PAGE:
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Cellular firms may sue Trai over unified licence

Thomas K Thomas in New Delhi | July 18, 2003 09:36 IST

Cellular service firms have threatened to take the government and the Telecom Regulatory Authority of India to court if they pursue the concept of a unified licence.

They said the regulator was repeating the mistake made three years ago in allowing wireless-in-local-loop limited mobility, wherein policies were made to cater to the interest of a single company, leaving the entire cellular industry at bay.

The operators said Trai was once again attempting to bail out WLL operators by restricting licence unification to cellular and basic operators.

"If Trai is serious about a single licence, why not merge the long-distance licence as well? We would like to offer STD and ISD services on our own," an executive with a Delhi-based cellular services firm said.

"It seems from the consultation paper that Trai has already made up its mind on implementing a unified licence. The Trai paper has given only the positives and benefits of such a regime and has not addressed the dangers of converging cellular and basic service licences," a senior industry representative pointed out.

A Trai consultation paper usually gives the pros and cons of a policy, leaving it to the stakeholders to evaluate the options.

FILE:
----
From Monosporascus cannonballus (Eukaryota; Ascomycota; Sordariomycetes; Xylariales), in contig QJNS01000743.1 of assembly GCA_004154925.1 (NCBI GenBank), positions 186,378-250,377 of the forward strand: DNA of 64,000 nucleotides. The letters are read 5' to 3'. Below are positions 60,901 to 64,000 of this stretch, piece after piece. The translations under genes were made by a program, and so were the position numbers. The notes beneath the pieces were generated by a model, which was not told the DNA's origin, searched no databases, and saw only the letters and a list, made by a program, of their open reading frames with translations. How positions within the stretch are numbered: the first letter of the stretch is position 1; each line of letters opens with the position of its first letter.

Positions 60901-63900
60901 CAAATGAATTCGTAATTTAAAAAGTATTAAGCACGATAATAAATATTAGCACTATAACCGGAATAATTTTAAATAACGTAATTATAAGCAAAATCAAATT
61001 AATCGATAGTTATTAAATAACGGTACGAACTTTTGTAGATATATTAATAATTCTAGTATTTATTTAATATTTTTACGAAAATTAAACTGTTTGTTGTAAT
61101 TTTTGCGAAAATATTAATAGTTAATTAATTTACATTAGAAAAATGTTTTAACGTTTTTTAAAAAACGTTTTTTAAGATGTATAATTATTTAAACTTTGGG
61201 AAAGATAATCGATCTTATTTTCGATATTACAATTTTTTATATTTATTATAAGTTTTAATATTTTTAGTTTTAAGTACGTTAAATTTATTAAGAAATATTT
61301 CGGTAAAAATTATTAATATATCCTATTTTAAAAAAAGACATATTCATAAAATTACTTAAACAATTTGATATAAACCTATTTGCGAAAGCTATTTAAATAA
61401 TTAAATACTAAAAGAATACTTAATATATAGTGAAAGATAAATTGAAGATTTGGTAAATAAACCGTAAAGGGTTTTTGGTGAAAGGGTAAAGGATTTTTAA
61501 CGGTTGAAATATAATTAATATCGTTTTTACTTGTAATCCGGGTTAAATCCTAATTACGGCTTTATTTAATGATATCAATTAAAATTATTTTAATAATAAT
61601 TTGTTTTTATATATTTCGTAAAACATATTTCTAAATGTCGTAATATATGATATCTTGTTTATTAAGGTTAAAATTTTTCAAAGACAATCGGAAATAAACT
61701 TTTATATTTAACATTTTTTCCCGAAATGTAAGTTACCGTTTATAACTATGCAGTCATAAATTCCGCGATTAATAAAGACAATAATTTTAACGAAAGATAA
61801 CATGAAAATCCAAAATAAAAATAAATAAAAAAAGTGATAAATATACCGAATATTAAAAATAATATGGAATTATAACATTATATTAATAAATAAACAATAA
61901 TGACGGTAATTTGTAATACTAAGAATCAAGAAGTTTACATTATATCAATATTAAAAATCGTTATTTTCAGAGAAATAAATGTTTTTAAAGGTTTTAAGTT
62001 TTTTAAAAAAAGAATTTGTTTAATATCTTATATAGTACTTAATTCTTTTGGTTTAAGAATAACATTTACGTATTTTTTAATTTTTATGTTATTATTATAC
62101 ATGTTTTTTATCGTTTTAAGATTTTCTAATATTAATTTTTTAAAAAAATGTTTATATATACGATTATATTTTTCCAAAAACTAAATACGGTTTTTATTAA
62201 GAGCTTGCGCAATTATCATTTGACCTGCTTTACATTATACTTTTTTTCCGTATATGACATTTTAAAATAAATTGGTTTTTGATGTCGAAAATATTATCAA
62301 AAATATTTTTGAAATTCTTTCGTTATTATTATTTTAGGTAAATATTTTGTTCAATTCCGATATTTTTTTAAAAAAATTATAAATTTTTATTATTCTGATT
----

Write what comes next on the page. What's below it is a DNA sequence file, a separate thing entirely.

The Association of Basic Telecom Operators, on the other hand, has welcomed the move. Reliance Infocomm and Tata Teleservices will be the prime beneficiaries of the move because they will be able to offer full-fledged mobile services. Basic operators said a unified licence was the only way to resolve the WLL dispute outside court.

"Cellular operators are trying to protect their turf. They have been in operation for over eight years, which gives them the first-mover advantage over new operators. In fact, this gives them the opportunity to expand through cheaper acquisitions," an executive with a basic operator explained.

He said companies like Reliance were already offering synergised services, including roaming and broadband, even without a unified licence.

Trai officials said the reaction of cellular operators was premature because the issue was only at the discussion stage.

"We have given everyone the opportunity to present their views by issuing a consultation paper. A decision will be taken only after weighing all opinions," a Trai official said.

While the Cellular Operators' Association of India would soon be making its strategy clear on the issue, industry sources said the move would be opposed more violently than during the WLL-limited mobility controversy.

Cellular services operators said they would not accept the proposal even if the government attempted to bring in parity by asking WLL operators to pay an entry fee.

"The entry of two more large, full-fledged mobile operators will change the dynamics of the business. The issue is going to open up a Pandora's box of litigation," the cellular firm executive said.

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